Like Quill before it, this case involves a State’s application of its taxing statute to out-of-state sellers, and therefore implicates both the Due Process and the Commerce Clauses of the Constitution. The court below decided the unconstitutionality of the South Dakota law (Senate Bill 106) solely on Commerce Clause grounds. State v. Wayfair Inc., 901 N.W.2d 754 (S.D. 2017). It never addressed whether the State’s proposed, and greatly diluted, replacement for Quill’s bright-line physical-presence test met the threshold requirements of Due Process. On the record before it, the court below could not consider Due Process. And if the Court grants certiorari, that same record will prevent the Court from deciding whether South Dakota’s proposed replacement for Quill satisfies both Due Process and Commerce Clause concerns.5

Even if the record below were developed enough for this Court to address the legitimacy of South Dakota’s actions under the Due Process Clause, it is highly questionable that the State’s minimum criteria for application of its use tax would pass constitutional muster. The discussion in the Petition focuses on “sales,” and in fact, South Dakota’s very low-dollar threshold is described in those terms. Pet. Cert. 8. Indeed, the archetypal case, where an in-state purchaser buys products online for delivery to his or her own address is the kind of transaction that immediately comes to mind. But this is not that case. A transaction between a purchaser and seller, neither of which is a resident of or located in the State, can be swept up into South Dakota’s scheme solely on the basis of a “delivery” by a common carrier to the State. There can be no presumption that such a transaction automatically involves the seller’s “purposefully” availing itself of the benefits of the State’s economic market for the purpose of asserting taxing jurisdiction over the seller.6 See Quill, 504 U.S. at 315-16; Burger King Corp. v. Rudzewicz, 471 U.S. 462, 475 (1985). It is even conceivable that the State’s $100,000 gross revenue threshold could be satisfied by a single sale or transaction. Although a single act may be enough to satisfy due process concerns where that single act “creates a ‘substantial connection’ with the forum[,]” Burger King, 471 U.S. at 475 n.18, a single sale within a State seems too tenuous a connection to satisfy Due Process, see Gordon v. Holder, 826 F. Supp. 2d 279, 291 (D.D.C. 2011):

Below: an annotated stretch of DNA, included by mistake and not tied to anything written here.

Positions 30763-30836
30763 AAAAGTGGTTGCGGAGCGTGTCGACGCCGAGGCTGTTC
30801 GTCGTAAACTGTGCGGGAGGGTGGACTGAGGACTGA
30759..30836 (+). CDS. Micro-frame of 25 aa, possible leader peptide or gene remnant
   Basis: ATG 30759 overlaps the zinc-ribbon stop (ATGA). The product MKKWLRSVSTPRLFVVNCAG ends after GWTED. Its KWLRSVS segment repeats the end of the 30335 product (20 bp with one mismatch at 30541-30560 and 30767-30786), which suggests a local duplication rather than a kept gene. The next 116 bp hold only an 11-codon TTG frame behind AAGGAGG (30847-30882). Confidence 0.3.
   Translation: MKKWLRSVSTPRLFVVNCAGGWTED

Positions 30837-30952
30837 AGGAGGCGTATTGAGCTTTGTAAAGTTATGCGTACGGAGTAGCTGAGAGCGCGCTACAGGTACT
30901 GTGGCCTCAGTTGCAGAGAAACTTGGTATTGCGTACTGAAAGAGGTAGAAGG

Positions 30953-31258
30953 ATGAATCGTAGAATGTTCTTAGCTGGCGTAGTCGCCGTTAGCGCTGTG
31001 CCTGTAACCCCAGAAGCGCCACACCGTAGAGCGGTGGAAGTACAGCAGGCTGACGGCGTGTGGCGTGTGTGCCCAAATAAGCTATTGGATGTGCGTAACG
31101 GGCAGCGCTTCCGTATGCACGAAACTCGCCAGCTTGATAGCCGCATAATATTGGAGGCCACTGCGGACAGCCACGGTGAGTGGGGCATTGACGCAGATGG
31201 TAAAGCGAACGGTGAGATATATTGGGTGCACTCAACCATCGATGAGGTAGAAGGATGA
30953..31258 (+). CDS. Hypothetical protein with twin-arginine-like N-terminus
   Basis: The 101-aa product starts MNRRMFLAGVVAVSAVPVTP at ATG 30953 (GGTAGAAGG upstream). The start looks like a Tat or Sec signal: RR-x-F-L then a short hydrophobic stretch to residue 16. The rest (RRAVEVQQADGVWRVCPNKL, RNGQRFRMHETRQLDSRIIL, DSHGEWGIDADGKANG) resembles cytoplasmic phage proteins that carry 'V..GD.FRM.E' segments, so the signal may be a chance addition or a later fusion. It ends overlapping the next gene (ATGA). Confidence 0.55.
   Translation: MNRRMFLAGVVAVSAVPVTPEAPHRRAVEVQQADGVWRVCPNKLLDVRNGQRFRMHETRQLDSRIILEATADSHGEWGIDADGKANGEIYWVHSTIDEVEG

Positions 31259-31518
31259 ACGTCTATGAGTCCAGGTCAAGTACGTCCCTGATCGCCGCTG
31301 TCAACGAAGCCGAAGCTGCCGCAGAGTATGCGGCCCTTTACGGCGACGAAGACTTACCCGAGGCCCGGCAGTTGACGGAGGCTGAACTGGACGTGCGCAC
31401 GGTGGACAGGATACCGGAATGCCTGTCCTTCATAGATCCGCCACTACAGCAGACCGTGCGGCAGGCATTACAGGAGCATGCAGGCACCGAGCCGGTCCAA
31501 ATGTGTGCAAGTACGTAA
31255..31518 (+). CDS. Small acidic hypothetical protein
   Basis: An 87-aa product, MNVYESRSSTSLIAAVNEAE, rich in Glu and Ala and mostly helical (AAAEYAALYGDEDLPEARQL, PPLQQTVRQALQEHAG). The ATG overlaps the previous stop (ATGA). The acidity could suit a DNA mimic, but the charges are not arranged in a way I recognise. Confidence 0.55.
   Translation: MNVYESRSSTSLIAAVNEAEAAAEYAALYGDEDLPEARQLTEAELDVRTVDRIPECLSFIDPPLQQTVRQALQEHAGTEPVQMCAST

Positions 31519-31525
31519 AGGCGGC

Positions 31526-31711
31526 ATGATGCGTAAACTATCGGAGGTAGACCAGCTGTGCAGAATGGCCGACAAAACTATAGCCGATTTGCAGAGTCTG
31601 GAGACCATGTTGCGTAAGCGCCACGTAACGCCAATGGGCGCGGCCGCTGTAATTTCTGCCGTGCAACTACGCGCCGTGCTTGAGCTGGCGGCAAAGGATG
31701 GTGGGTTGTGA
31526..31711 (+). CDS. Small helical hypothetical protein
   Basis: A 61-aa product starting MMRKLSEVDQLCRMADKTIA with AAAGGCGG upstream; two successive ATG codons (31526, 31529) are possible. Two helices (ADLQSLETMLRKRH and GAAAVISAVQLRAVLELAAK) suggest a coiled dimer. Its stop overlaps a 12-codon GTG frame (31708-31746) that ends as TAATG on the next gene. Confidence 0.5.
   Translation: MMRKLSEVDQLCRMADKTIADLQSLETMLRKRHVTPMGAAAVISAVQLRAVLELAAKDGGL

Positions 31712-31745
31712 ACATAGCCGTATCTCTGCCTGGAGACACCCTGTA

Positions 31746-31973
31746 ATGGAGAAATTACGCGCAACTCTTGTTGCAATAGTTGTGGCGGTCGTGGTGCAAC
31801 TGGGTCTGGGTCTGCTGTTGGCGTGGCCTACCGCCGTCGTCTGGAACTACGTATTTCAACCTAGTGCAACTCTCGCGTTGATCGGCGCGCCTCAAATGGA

At this stage in the proceedings, the Court cannot find that each of Gordon's sales establishes the requisite minimum contacts with the states in which he sells his products such that the PACT Act's tax provisions satisfy due process. That is, the Court cannot say that Gordon's business “purposefully avails itself of the benefits of [the] economic market” of the states into which he sells his products or that it “purposefully directed its activities” at residents of these states. (citing Quill, 504 U.S. at 307-08), aff’d, 721 F.3d 638 (D.C. Cir. 2013).